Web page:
After training was completed, the network was tested using the 22 samples not seen in the training phase. They were all classified perfectly, indicating that the network had learned to distinguish HDPE, PET, and PVC. A good gauge of a model's performance is the statistical [R.sup.2] parameter, which is the ratio of the variance of the model to that of the testing data. If [R.sup.2] is 1, the model is perfect; and if [R.sup.2] is less than 0.5, the model is very poor. For this problem, the trained neural network has [R.sup.2] = 0.9996. Therefore, we can be confident that the trained network will positively identify PET, HDPE, and PVC.


The excellent results discussed in the previous section indicate that only three points of the NIR absorbance spectrum are needed to identify correctly PET, PVC, and HDPE. A continuous spectrum is not needed; therefore, the spectrometer that provides the absorbance data can be relatively simple. In this section, we suggest how to implement an instrument capable of identifying these three polymers.

Absorbance at a particular wavelength [Lambda] is defined (10) to be

A([Lambda]) = [-log.sub.10][I([Lambda])/[I.sub.0]([Lambda])] (4)

where [I.sub.0]([Lambda]) is the intensity of light incident on the sample and I([Lambda]) is the intensity of the light transmitted through it. The ratio I([Lambda])/[I.sub.0]([Lambda]) is defined as the transmission of the sample, so absorbance is determined by the common logarithm of the transmission of the sample. The wavelength can be selected by an appropriate interference filter, which has a narrow passband centered on the wavelength of interest. The present application requires three separate wavelength channels, so three filters are needed.

Figure 5 shows a simple three-filter spectrometer suitable for sorting crushed plastic bottles by type. A broadband source of near-infrared light illuminates the plastic sample via a fiber-optic bundle. We have determined in our laboratory that a 15-watt tungsten bulb generates sufficient broadband NIR illumination for this purpose. NIR sources are also available commercially. In any case, the color temperature of the source must be stabilized so that the spectral output remains constant. Matching lenses are used to collimate the light before it passes through the plastic sample. Collimating the light allows a separation of several inches between the fiber-optic bundle that illuminates the sample and the bundle that receives the transmitted light. This separation is necessary in sorting applications to provide room for passage of the crushed bottles. Note that some of the transmitted light will be scattered out of the receiving aperture by the bottles. In practical applications, efficient collection of the transmitted light can be problematic, but we have found that the simplicity of collimated optics justifies the inherent loss of the scattered light component. The use of fiber optics allows the instrument to be mounted away from the sorting chutes.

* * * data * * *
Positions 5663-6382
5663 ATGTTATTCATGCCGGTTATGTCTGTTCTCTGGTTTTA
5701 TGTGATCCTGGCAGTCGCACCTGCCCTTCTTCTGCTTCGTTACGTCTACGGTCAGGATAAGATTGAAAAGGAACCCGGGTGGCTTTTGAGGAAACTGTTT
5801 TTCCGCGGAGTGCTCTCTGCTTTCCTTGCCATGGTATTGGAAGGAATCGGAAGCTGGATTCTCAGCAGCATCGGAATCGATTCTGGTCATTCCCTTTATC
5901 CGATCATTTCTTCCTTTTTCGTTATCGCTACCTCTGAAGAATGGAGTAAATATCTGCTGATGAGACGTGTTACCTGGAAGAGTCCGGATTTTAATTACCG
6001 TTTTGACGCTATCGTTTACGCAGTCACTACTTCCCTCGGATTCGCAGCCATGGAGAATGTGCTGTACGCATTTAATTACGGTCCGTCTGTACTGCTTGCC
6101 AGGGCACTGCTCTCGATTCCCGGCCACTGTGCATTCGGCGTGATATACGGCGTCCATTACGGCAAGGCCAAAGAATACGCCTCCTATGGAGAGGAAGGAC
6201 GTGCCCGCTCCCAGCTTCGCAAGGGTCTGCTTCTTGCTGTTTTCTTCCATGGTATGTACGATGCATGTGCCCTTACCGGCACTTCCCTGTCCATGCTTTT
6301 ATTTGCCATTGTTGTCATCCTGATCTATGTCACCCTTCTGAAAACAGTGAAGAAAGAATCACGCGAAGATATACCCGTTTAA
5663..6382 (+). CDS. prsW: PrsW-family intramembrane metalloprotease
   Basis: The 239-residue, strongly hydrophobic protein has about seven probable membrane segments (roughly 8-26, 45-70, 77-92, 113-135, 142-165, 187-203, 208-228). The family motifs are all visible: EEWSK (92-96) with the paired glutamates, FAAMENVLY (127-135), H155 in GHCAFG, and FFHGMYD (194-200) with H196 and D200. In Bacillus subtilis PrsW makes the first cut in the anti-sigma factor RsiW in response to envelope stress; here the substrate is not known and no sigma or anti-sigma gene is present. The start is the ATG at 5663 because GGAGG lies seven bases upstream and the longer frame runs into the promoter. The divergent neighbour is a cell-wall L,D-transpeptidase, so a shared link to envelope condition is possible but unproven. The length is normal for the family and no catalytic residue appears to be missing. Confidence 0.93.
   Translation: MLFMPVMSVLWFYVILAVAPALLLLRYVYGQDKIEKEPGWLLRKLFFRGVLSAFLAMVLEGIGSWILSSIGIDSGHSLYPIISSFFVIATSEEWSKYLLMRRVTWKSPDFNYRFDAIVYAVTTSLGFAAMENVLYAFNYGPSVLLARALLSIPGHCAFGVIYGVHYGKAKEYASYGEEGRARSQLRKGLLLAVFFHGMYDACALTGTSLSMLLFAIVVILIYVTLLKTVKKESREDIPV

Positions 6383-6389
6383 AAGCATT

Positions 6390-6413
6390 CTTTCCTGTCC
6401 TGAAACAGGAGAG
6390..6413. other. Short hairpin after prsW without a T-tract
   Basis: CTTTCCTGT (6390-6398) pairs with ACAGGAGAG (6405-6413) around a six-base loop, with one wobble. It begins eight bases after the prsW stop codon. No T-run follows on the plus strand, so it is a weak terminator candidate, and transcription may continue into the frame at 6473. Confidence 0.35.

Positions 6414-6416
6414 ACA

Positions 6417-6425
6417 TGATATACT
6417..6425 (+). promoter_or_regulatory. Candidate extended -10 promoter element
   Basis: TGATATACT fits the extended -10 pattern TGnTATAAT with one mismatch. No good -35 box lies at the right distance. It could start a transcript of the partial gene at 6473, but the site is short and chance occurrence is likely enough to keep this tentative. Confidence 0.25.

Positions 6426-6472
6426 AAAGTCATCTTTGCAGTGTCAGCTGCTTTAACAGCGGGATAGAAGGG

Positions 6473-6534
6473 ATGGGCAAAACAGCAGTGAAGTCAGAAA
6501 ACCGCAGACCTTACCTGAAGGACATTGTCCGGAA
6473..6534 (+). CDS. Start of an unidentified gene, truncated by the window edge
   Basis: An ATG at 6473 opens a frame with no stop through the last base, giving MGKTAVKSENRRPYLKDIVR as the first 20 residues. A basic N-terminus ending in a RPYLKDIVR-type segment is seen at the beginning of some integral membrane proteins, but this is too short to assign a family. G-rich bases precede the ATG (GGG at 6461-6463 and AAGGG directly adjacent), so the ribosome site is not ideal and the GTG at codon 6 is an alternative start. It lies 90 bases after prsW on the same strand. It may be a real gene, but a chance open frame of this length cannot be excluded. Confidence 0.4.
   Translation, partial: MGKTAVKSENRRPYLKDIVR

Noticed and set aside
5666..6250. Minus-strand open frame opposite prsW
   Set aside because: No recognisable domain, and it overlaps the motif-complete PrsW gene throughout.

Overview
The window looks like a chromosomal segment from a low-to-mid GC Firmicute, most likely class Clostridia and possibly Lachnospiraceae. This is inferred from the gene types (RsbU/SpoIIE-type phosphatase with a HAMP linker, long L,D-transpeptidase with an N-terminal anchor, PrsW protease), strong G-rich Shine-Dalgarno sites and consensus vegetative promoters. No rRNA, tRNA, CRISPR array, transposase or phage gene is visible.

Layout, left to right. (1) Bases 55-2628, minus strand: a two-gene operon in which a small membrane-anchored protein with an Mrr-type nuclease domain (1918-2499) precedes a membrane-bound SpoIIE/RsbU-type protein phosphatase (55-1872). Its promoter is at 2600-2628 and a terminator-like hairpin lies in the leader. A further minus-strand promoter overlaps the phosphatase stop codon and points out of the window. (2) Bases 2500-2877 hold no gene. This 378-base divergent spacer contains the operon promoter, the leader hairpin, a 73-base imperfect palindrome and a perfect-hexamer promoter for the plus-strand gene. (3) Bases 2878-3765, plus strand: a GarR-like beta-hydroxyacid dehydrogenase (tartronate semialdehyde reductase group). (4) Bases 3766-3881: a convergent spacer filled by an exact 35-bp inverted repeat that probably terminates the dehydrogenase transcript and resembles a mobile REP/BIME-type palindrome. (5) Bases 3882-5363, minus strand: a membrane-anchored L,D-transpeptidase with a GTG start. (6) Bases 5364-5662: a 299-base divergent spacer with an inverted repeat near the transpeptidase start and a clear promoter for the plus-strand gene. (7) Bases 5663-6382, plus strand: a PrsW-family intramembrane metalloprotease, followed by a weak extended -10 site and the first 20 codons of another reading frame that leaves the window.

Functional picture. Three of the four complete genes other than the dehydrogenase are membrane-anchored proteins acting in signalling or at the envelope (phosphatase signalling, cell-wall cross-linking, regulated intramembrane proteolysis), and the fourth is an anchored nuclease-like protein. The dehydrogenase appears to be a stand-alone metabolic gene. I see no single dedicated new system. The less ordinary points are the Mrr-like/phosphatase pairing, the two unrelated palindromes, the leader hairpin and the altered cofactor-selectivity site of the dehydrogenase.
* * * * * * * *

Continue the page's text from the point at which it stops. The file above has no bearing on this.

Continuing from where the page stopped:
Light transmitted by the plastic bottle returns to the instrument via a fiber-optic bundle that splits into three separate bundles. Each of these smaller bundles is terminated by a filter/detector combination. The interference filters select the wavelengths of interest, so that the corresponding detector measures the light intensity at that wavelength only. We have experimented with InAs detectors (operating in DC mode at ambient temperature) in conjunction with 15 nm bandpass filters. In general, we have observed adequate signal strength, but there is a significant dependence of the dark current on temperature variations. The resulting shifts in signal level preclude reliable measurements in an industrial setting. For this reason, the detectors in Fig. 5 should be cooled. InAs detectors are available with two-stage thermoelectric coolers and would be suitable for use in this instrument. Alternatively, the light source could be modulated, and the detectors could be AC couped to the amplifiers. Synchronous detection would remove the problem of DC drift but would bring additional complexity to the device.

The outputs from the detectors are conditioned by logarithmic amplifiers in order to make the signal linear with respect to absorbance. The linearized signals are then digitized and recorded by the computer. Absorbance measurements require the intensity [I.sub.0]([Lambda]) of incident light to be recorded for all three wavelengths by measuring the detector signals without any sample in the light path. Subsequent readings with samples in place are then used to calculate the absorbance, as in Eq 4. The computer that controls the instrument is programmed to implement the neural network model that was described above. Once the absorbances have been calculated, the identification is performed by the neural network software. The result of the analysis determines the disposition of the bottle, which is routed to the appropriate chute by a mechanical device.